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TRF
09-23-2010, 09:43 AM
Not arguing the merit of the SB. The fact is, they are part of the game, and the importance of the SB seems to be on the rise with managers in the post PED era.

On the Reds there seems to be three SB threats. Stubbs of course, Brandon Phillips and Joey Votto.

Yep. Joey Votto.

Votto it may surprise some, it sure did me, has a SB% right at 75% this year. Phillips is a HORRIBLE 57%. Like the Chewbacca defense, this does not make sense! Clearly BP is faster than Votto. But he doesn't know when NOT to run. This is another aspect of Votto's overall game that makes him so... valuable. :)

BP wants to make things happen too much it seems. He doesn't have Taveras like speed, but he's pretty fast. So why the poor percentage this year? Past 2006 he's never been a great base stealer, about 72%, but this year is a huge dropoff. Man needs to talk to Larkin and Davis about the art of the stolen base.

Homer Bailey
09-23-2010, 09:49 AM
I'm actually going to go a bit out on a limb here, but I have felt this way for a few years now.

I don't think Brandon Phillips is fast. Like, not even a little bit fast. I think his acceleration is actually well below average. When was the last time you saw Brandon leg out an infield hit in the hole? He never steals bases easily, often gets thrown out on the bases because he thinks he's faster than he is (and other reasons), and it shows in his horrible SB%.

Although I still think he is obviously a great defender, I don't think his range is THAT elite, as he just simply doesn't have much speed (at least from what I see on TV). I'm guessing people are more likely to disagree with that part of the statement than the first part, but I still contend that Phillips' speed is VASTLY overrated.

That being said, I'm still a Phillips fan. He's just an awful baserunner.

oneupper
09-23-2010, 10:04 AM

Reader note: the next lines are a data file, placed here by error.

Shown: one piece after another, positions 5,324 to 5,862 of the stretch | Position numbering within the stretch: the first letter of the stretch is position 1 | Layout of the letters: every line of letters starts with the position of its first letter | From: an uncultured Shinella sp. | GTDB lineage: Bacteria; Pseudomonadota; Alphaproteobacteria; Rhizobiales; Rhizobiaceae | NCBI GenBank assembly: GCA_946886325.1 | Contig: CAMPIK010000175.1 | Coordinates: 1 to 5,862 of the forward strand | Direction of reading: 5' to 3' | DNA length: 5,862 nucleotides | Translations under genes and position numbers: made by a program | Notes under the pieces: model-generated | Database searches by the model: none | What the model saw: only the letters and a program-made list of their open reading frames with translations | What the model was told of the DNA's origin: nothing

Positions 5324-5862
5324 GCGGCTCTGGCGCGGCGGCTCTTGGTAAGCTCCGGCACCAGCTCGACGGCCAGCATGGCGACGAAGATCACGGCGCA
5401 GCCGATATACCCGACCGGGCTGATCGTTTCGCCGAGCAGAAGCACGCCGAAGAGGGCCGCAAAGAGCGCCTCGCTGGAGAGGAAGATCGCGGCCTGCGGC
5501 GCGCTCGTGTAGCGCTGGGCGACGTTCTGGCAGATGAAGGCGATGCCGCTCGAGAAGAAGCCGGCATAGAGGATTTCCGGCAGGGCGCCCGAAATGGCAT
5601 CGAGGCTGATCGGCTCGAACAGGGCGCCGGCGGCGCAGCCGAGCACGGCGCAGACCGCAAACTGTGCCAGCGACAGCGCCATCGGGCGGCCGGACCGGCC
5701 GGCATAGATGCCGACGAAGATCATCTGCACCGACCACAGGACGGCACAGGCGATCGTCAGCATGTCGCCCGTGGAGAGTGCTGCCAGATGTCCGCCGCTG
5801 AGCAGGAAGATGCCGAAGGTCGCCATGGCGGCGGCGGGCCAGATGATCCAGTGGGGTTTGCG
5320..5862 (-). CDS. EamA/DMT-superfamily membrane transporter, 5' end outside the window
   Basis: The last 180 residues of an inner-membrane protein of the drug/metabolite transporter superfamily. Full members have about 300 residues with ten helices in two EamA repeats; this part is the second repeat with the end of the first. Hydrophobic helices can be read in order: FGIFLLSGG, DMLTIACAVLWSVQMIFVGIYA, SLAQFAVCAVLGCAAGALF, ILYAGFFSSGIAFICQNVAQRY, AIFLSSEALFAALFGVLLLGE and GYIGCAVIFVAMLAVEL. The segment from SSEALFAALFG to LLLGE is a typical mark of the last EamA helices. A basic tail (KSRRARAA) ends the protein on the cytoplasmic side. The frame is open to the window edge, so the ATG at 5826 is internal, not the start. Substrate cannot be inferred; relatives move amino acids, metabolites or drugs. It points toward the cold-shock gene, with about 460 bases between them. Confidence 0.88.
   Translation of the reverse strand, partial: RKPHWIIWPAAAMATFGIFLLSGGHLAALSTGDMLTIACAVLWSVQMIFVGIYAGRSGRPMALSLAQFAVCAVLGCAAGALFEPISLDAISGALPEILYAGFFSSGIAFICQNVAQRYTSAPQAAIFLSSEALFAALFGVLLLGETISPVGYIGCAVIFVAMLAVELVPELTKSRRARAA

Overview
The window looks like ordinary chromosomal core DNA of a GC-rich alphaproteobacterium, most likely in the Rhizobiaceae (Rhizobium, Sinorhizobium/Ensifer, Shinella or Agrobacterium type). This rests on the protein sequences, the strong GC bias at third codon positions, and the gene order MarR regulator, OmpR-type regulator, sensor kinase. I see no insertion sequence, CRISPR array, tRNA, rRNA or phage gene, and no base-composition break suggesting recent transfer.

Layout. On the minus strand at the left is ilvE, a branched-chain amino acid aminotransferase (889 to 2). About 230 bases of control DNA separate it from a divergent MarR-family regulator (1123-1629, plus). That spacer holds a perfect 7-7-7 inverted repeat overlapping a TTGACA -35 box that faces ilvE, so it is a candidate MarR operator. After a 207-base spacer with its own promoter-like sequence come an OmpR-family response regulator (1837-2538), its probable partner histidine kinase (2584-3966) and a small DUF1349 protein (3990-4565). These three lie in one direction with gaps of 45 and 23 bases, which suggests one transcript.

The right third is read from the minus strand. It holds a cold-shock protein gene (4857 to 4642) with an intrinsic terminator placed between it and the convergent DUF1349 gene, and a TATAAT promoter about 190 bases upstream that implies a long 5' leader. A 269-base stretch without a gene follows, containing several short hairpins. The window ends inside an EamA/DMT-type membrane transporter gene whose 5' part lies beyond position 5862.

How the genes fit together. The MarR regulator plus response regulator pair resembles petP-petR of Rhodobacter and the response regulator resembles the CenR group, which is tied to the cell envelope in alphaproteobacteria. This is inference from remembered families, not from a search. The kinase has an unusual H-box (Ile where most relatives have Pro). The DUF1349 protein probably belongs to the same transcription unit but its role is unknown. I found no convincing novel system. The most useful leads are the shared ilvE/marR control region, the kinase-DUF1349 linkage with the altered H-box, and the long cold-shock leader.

BP has lost a step or two (or three) over the past 4 years. When he came to the REDS he was almost a lock to steal when he attempted.

RedEye
09-23-2010, 10:06 AM
I think we need to differentiate between different types of speed here. Phillips may be fast over a certain distance, but he may not have (or may have lost) the burst he needs in order steal a base. I also think it is important to recognize that stealing bases is not all about pure speed. Sometimes timing a jump is just as important, and I think that's what Votto is doing right now that Phillips doesn't seem to be.

I'd also like to point out that Jay Bruce has sneaky speed--although it hasn't shown up in many stolen bases this year.

westofyou
09-23-2010, 10:11 AM
Votto on top, Phillips on the bottom


1st to 3rd 2nd to Home 1st to Home DP Bases BR BR SB Net
Year Adv Opp Adv Opp Adv Opp Opp GIDP Taken Outs Gain Gain Gain
2010 13 41 18 23 6 12 136 10 18 9 -2 +5 +3
2010 11 32 17 24 7 9 94 14 27 6 +9 -7 +2

Roy Tucker
09-23-2010, 10:15 AM
I'm actually going to go a bit out on a limb here, but I have felt this way for a few years now.

I don't think Brandon Phillips is fast. Like, not even a little bit fast. I think his acceleration is actually well below average. When was the last time you saw Brandon leg out an infield hit in the hole? He never steals bases easily, often gets thrown out on the bases because he thinks he's faster than he is (and other reasons), and it shows in his horrible SB%.

Although I still think he is obviously a great defender, I don't think his range is THAT elite, as he just simply doesn't have much speed (at least from what I see on TV). I'm guessing people are more likely to disagree with that part of the statement than the first part, but I still contend that Phillips' speed is VASTLY overrated.

That being said, I'm still a Phillips fan. He's just an awful baserunner.

I'm starting to think this too.